On Temporal and Eternal Celebration

A Long-expected Party & The Shadow of the Past

by Kevin Sullivan


Icon of the Wedding Feast at Cana (Source)

The party has been long expected. All of the Shire’s stores have been cleared out, supplies of fine food and drink and pipe weed have been brought in from distant lands. The ho-drum of daily life has been defeated by the pure anticipation of the infamous Bilbo Baggins’ eleventy-first birthday. And what a festival it is, filled with laughter, music, magic, delicious treats and soothing smokes.

Yet, to the consternation of many of the Shire folk, the long-expected party proves not to be an endless celebration. It actuality it is the beginning of a strange and mysterious journey and series of events for Middle-earth. The great party, with Bilbo’s use of the ring of power to disappear, is part of the world in motion. Rumors abound not just of the strangeness of his disappearance, but about Elves moving west, Dwarves seeking refuge, the Dark Tower being rebuilt.

In many ways, this party for Bilbo’s birthday may seem more suited to remind us of Advent and the Feast of the Nativity than of the Lenten season. The birthday, the gifts and travelers from afar, the fireworks as the guiding star. We cannot forget though that the Nativity, and the Christmas season, point to what comes next. The Incarnation is the incredible beginning, but in no way the end. We cannot live in eternal festival on earth – our festivals point to what we might attain eternally, and are encouraging nourishment along the way.

Ah, the way. This liturgical year, our own celebration is also abruptly cut short with only a few meager weeks between the feasting of the Christmas Season to the fasting initiated with dust on our foreheads. During that liturgical period, we are reminded of another similar feast in Scripture:

“When the steward tasted the water that had become wine, and did not know where it came from (though the servants who had drawn the water knew), the steward called the bridegroom and said to him, ‘Everyone serves the good wine first, and then the inferior wine after the guests have become drunk. But you have kept the good wine until now.’ Jesus did this, the first of his signs, in Cana of Galilee, and revealed his glory; and his disciples believed in him.” (John 2:9-11)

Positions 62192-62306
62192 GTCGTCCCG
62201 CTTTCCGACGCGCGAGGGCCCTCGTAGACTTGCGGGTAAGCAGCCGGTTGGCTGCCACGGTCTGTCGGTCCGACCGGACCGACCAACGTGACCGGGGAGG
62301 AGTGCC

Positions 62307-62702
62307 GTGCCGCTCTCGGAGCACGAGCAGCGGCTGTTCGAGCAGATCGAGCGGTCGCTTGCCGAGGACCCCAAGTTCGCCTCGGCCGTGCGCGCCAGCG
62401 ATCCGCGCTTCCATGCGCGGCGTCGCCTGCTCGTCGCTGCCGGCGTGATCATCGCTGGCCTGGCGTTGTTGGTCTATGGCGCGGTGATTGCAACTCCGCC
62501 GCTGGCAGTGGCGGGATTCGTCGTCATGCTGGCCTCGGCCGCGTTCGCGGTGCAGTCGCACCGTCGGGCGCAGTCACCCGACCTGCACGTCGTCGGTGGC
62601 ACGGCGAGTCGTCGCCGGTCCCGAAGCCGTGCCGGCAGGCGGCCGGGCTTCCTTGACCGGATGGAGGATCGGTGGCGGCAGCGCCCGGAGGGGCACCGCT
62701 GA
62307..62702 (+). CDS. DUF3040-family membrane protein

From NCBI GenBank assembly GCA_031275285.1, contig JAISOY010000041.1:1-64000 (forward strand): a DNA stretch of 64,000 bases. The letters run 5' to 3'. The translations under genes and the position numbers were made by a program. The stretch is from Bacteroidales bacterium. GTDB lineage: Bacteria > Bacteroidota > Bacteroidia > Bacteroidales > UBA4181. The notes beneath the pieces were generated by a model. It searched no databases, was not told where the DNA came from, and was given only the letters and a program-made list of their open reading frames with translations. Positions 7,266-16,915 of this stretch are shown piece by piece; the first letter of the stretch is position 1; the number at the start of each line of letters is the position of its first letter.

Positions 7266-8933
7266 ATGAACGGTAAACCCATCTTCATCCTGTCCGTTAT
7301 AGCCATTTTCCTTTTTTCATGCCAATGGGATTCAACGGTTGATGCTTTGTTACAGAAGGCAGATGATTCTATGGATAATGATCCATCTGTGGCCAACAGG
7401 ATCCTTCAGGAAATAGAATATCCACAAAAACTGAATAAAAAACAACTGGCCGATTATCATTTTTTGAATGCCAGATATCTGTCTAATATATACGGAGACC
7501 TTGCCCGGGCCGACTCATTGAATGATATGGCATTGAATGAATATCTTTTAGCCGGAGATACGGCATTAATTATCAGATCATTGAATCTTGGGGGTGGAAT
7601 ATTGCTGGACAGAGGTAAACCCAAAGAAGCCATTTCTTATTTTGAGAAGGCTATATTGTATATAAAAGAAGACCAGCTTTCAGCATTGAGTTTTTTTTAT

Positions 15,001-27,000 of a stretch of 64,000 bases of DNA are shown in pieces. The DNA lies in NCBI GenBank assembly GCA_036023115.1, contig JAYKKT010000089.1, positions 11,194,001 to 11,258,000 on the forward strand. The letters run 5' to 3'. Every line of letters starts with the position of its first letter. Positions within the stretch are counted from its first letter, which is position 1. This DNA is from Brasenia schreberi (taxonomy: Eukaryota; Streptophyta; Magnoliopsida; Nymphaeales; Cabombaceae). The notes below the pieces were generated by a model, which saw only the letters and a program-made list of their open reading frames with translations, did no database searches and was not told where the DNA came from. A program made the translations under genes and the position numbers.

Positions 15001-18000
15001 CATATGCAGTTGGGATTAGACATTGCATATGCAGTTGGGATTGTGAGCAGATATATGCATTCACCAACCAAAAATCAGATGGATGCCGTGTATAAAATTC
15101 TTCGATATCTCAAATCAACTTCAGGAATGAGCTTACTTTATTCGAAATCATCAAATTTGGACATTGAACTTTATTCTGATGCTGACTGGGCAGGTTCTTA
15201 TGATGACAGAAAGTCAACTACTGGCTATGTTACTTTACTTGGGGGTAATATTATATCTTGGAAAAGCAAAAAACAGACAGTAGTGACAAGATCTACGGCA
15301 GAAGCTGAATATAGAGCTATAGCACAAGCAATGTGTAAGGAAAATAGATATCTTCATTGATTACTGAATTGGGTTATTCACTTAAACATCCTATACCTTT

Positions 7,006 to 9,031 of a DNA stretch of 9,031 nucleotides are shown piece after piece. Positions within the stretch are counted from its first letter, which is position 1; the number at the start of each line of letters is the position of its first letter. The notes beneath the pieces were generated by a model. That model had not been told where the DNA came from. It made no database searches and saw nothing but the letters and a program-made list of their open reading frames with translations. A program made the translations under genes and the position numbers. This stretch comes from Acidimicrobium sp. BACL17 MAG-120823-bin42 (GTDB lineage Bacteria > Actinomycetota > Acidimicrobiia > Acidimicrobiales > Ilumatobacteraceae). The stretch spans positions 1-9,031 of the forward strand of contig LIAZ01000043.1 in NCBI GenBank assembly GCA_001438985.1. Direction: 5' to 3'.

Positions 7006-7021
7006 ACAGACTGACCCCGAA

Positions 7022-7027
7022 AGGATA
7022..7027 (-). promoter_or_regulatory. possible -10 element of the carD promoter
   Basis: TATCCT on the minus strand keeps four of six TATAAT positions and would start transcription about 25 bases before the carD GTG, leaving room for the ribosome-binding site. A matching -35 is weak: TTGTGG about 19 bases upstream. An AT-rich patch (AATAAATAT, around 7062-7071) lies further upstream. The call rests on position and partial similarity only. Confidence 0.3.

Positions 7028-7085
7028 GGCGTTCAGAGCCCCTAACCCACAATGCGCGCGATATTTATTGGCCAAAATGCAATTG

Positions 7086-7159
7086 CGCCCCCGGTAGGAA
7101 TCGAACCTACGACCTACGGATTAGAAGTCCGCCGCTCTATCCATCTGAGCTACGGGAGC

In the Wedding Feast at Cana, Jesus participates in our festivity, bringing the incarnate Word into all of the joys and the sufferings (like running out of wine) of human life. And at this great Scriptural feast, he too has a surprise for everyone. His miraculous act – which cooperates with nature to give us a glimpse of what is to come when the world is fulfilled – begins His mission and sets Him and his disciples on the way. The wedding feast, even with the renewed stone jars of fine wine, does not last forever. It is time that we too reflect on and give gratitude for the season of joy and hope that we have just celebrated. What we should realize is that it is our nourishment for the journey with Christ. A journey that will find us among strange lands, in the company of new friends, in the darkness of Mordor, and at its end, in eternal rest.

In his great work “In Tune with the World: A Theory of Festivity,” Josef Pieper helps us to find hope when our human festivals and merriment must come to an end:

“The reason for joy, although it may be encountered in a thousand concrete forms, is always the same: possessing or receiving what one loves, whether actually in the present, hoped for in the future, or remembered in the past….True as it is that a real festival cannot be conceived without joy, it is no less true that first there must be substantial reason for joy.”

We know the reason for that joy, the Alpha and the Omega. The road there and the Lenten season are less clear and full of challenges. Perhaps we should look to the unlikeliest of creatures, our Hobbit-friend Bilbo Baggins, for encouragement:

The Road goes ever on and on
Down from the door where it began.
Now far ahead the Road has gone,
And I must follow, if I can,
Pursuing it with eager feet,
Until it joins some larger way
Where many paths and errands meet.
And whither then? I cannot say.

2015’s Reflection: “On Sin and Festivity


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